R. Sheldrake Jr, O.A. Matkin
In the last decade the use of sphagnum peat moss as well as other types of peat has increased substantially in the production of horticultural crops. Most of the good horticultural sphagnum comes from bogs in Northern European and Scandinavian countries or from Canada and Ireland. In order to reduce the shipping weight of the peat bales, it is necessary to ship the peat as dry as possible. Air-dried peat is extremely difficult to rewet and considerable frustration is therefore encountered by growers. Also, many peat products such as pots and soilless mixes are being used and the wetting problem in these products is a serious concern.

Wetting agents have been employed in various industries to increase reaction rates and facilitate many processes. Wetting agents are substances which are added to surface coatings, water, or oils to increase spreading and penetrating action. Wetting agents belong to a group of a more general class of materials called "surface active agents" hence the term "surfactants". Characteristic of their properties is the ability to lower surface and interfacial tensions.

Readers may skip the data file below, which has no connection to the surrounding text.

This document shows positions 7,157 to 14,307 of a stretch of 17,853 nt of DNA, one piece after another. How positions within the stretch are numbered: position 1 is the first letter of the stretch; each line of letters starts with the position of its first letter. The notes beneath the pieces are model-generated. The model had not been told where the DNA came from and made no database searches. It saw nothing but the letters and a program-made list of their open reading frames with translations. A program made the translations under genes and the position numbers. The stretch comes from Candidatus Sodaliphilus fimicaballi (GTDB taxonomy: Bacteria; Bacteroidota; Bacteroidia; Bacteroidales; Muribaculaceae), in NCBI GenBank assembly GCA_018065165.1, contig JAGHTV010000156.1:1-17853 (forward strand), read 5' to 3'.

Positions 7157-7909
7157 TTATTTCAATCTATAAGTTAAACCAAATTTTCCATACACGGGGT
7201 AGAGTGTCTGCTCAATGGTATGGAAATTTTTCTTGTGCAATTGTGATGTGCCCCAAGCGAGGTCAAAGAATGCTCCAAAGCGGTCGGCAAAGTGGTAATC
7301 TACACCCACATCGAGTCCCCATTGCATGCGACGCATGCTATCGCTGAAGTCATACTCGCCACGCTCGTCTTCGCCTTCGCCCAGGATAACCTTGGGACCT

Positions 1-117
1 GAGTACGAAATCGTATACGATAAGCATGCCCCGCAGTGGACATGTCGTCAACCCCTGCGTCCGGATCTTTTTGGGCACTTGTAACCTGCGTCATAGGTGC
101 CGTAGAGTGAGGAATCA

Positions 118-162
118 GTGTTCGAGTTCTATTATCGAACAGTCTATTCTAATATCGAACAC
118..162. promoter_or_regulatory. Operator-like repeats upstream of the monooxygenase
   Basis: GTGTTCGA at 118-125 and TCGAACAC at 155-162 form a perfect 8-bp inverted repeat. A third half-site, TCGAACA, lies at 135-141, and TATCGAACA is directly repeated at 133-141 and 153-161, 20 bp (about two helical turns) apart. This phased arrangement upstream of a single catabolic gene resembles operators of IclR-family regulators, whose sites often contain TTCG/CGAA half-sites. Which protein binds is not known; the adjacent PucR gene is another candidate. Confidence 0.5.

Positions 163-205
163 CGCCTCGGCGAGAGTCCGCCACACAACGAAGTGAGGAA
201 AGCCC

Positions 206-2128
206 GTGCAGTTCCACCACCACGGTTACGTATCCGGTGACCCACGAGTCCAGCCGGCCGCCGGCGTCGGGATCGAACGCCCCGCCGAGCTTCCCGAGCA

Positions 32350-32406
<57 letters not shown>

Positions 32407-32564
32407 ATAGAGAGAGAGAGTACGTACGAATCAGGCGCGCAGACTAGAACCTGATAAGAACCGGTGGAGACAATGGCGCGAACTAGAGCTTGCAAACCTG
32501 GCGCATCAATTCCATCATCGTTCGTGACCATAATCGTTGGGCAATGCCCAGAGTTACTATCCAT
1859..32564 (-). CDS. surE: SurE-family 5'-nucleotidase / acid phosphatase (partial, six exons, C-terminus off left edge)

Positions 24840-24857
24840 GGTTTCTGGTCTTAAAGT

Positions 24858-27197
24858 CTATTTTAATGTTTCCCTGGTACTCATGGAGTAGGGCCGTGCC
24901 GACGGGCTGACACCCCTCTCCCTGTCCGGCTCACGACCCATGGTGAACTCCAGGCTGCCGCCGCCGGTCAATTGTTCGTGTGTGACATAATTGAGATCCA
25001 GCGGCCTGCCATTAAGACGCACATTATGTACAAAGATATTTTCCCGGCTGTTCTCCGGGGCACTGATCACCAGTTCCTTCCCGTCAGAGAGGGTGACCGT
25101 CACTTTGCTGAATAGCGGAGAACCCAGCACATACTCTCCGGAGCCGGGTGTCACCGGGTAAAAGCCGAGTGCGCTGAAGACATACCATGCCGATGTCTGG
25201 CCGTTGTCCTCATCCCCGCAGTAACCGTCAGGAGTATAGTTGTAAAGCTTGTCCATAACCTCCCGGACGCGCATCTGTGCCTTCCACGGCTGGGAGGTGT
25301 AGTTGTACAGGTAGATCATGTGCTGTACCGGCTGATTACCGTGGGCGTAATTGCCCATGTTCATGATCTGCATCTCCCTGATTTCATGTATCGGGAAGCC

The initial wetting of peat and peat products is the real problem since they will absorb water quite freely once they are wet. The primary aim of this research was to develop a simple method for evaluation of an unknown wetting agent. This method, hopefully, could be used anywhere in the world and the data should be applicable and comparable everywhere. Such a method must have a twofold function: evaluation of wetting ability and phytotoxicity effects.

This paper presents methods evolved in the course of this investigation and results of trials on the materials used.

Sheldrake Jr, R. and Matkin, O.A. (1971). WETTING AGENTS FOR PEAT MOSS. Acta Hortic. 18, 37-42
DOI: 10.17660/ActaHortic.1971.18.3